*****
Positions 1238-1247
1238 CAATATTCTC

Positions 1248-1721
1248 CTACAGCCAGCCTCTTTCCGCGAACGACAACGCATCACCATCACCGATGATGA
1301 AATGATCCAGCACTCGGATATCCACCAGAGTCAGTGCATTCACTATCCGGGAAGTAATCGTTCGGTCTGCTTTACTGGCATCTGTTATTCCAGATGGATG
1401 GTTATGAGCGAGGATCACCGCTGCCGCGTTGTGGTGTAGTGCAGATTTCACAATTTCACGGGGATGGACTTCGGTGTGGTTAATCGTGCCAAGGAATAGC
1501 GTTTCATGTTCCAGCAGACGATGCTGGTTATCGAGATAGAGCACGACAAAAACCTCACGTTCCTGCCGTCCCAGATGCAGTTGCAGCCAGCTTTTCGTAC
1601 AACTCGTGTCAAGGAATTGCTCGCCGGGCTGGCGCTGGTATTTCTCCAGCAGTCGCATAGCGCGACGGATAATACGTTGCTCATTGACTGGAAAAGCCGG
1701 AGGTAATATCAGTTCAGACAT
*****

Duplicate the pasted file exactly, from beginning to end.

Positions 1238-1247
1238 CAATATTCTC

Positions 1248-1721
1248 CTACAGCCAGCCTCTTTCCGCGAACGACAACGCATCACCATCACCGATGATGA
1301 AATGATCCAGCACTCGGATATCCACCAGAGTCAGTGCATTCACTATCCGGGAAGTAATCGTTCGGTCTGCTTTACTGGCATCTGTTATTCCAGATGGATG
1401 GTTATGAGCGAGGATCACCGCTGCCGCGTTGTGGTGTAGTGCAGATTTCACAATTTCACGGGGATGGACTTCGGTGTGGTTAATCGTGCCAAGGAATAGC
1501 GTTTCATGTTCCAGCAGACGATGCTGGTTATCGAGATAGAGCACGACAAAAACCTCACGTTCCTGCCGTCCCAGATGCAGTTGCAGCCAGCTTTTCGTAC
1601 AACTCGTGTCAAGGAATTGCTCGCCGGGCTGGCGCTGGTATTTCTCCAGCAGTCGCATAGCGCGACGGATAATACGTTGCTCATTGACTGGAAAAGCCGG
1701 AGGTAATATCAGTTCAGACAT